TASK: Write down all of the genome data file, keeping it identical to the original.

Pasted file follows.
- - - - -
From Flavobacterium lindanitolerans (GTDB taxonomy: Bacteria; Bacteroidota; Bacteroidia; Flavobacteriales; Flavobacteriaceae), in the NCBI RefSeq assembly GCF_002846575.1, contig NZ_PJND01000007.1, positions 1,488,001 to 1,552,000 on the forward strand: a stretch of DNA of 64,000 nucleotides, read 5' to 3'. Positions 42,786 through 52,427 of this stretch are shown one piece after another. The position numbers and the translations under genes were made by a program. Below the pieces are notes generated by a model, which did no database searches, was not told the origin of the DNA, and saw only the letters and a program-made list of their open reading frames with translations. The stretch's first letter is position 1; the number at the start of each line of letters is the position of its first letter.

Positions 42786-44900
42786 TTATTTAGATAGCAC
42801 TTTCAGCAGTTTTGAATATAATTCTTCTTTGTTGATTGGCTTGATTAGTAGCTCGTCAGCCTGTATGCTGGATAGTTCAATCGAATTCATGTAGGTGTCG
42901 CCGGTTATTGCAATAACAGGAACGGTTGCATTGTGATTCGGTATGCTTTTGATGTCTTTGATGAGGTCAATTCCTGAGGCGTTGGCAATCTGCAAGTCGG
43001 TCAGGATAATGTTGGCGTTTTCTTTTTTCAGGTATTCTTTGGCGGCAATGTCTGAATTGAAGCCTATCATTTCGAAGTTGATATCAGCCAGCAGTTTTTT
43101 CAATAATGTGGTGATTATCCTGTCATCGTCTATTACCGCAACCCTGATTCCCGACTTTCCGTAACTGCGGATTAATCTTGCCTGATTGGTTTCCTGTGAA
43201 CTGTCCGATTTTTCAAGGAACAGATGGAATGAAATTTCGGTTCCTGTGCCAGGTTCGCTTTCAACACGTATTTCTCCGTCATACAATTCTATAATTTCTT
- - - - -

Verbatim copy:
From Flavobacterium lindanitolerans (GTDB taxonomy: Bacteria; Bacteroidota; Bacteroidia; Flavobacteriales; Flavobacteriaceae), in the NCBI RefSeq assembly GCF_002846575.1, contig NZ_PJND01000007.1, positions 1,488,001 to 1,552,000 on the forward strand: a stretch of DNA of 64,000 nucleotides, read 5' to 3'. Positions 42,786 through 52,427 of this stretch are shown one piece after another. The position numbers and the translations under genes were made by a program. Below the pieces are notes generated by a model, which did no database searches, was not told the origin of the DNA, and saw only the letters and a program-made list of their open reading frames with translations. The stretch's first letter is position 1; the number at the start of each line of letters is the position of its first letter.

Positions 42786-44900
42786 TTATTTAGATAGCAC
42801 TTTCAGCAGTTTTGAATATAATTCTTCTTTGTTGATTGGCTTGATTAGTAGCTCGTCAGCCTGTATGCTGGATAGTTCAATCGAATTCATGTAGGTGTCG
42901 CCGGTTATTGCAATAACAGGAACGGTTGCATTGTGATTCGGTATGCTTTTGATGTCTTTGATGAGGTCAATTCCTGAGGCGTTGGCAATCTGCAAGTCGG
43001 TCAGGATAATGTTGGCGTTTTCTTTTTTCAGGTATTCTTTGGCGGCAATGTCTGAATTGAAGCCTATCATTTCGAAGTTGATATCAGCCAGCAGTTTTTT
43101 CAATAATGTGGTGATTATCCTGTCATCGTCTATTACCGCAACCCTGATTCCCGACTTTCCGTAACTGCGGATTAATCTTGCCTGATTGGTTTCCTGTGAA
43201 CTGTCCGATTTTTCAAGGAACAGATGGAATGAAATTTCGGTTCCTGTGCCAGGTTCGCTTTCAACACGTATTTCTCCGTCATACAATTCTATAATTTCTT